Scotland business

Bank of Scotland report: Pay rises at survey-record rate

Wages pay packet salary advice slip
Image caption Permanent starting salaries and hourly pay rates for temp staff both rose in June

Starting salaries rose sharply last month on the back of a surge in demand for staff and an acute lack of available employees, according to a survey of recruiters.

The Bank of Scotland said pay for permanent posts rose at its fastest rate since it launched its monthly jobs report in 2003.

Meanwhile, employee availability plummeted to a survey-record low.

A rise in vacancies also helped drive up the number of people placed in jobs.

The bank's Report on Jobs found permanent starting salaries in Scotland continued to rise much faster on average than hourly pay rates of temporary staff.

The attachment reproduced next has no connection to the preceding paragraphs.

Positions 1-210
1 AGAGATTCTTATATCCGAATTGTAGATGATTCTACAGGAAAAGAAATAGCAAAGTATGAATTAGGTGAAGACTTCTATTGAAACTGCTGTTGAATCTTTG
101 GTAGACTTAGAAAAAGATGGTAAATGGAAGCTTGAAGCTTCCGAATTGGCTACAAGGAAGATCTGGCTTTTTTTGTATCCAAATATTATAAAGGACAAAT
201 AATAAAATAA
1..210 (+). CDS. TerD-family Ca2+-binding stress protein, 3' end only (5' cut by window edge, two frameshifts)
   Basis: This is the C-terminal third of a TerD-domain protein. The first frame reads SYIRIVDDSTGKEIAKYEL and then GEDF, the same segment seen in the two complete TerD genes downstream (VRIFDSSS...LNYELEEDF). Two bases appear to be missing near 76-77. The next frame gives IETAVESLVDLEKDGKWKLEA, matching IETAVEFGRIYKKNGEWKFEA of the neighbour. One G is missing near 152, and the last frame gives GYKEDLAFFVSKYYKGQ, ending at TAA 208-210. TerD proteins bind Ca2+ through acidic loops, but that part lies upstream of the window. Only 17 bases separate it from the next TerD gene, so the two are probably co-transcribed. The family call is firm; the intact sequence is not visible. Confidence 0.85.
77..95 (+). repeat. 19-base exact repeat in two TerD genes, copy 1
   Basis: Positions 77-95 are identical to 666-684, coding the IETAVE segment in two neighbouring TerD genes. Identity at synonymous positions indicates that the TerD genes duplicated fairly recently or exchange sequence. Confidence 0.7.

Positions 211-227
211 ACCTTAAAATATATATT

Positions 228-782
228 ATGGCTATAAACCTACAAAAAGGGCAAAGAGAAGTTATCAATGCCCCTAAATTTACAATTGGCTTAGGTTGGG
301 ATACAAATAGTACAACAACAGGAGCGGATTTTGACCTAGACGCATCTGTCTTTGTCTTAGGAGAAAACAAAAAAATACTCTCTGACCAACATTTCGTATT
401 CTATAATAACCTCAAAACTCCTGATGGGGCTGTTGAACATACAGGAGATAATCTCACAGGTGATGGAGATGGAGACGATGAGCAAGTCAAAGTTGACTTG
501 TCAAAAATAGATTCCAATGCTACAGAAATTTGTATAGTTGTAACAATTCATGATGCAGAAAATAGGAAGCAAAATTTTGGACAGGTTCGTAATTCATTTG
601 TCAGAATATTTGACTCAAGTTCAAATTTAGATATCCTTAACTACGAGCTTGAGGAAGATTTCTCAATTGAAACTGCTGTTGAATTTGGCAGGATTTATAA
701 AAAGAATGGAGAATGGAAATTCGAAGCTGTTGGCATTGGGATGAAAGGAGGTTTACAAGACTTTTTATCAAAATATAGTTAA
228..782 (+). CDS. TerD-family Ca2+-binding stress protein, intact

Job vacancies

It also noted a sharp rise in the number of permanent job openings in June, while vacancies for temporary jobs grew at the fastest pace since February.

The accounts and financial sector saw the sharpest overall increase in permanent job vacancies, while the nursing/medical/care sector saw the greatest increase in temporary staff demand.

Permanent placements north of the border accelerated for the second month running, with the latest increase more marked than that seen at the UK level.

Similarly, the temporary jobs' market gained momentum as billings received by Scottish consultancies rose to the greatest extent since January.

June also saw a survey-record contraction in the number of candidates seeking permanent employment in Scotland.

The availability of candidates seeking temporary employment also deteriorated.

Temp candidates were reported to be in short supply in engineering, IT and quantity surveying.

Bank of Scotland chief economist Donald MacRae said: "The number of people appointed to jobs increased, while vacancies grew at a robust rate.

"The number of candidates available for both permanent and temporary jobs fell, accompanied by a record rise in starting salaries.

"The recovery in the Scottish economy looks set to continue."

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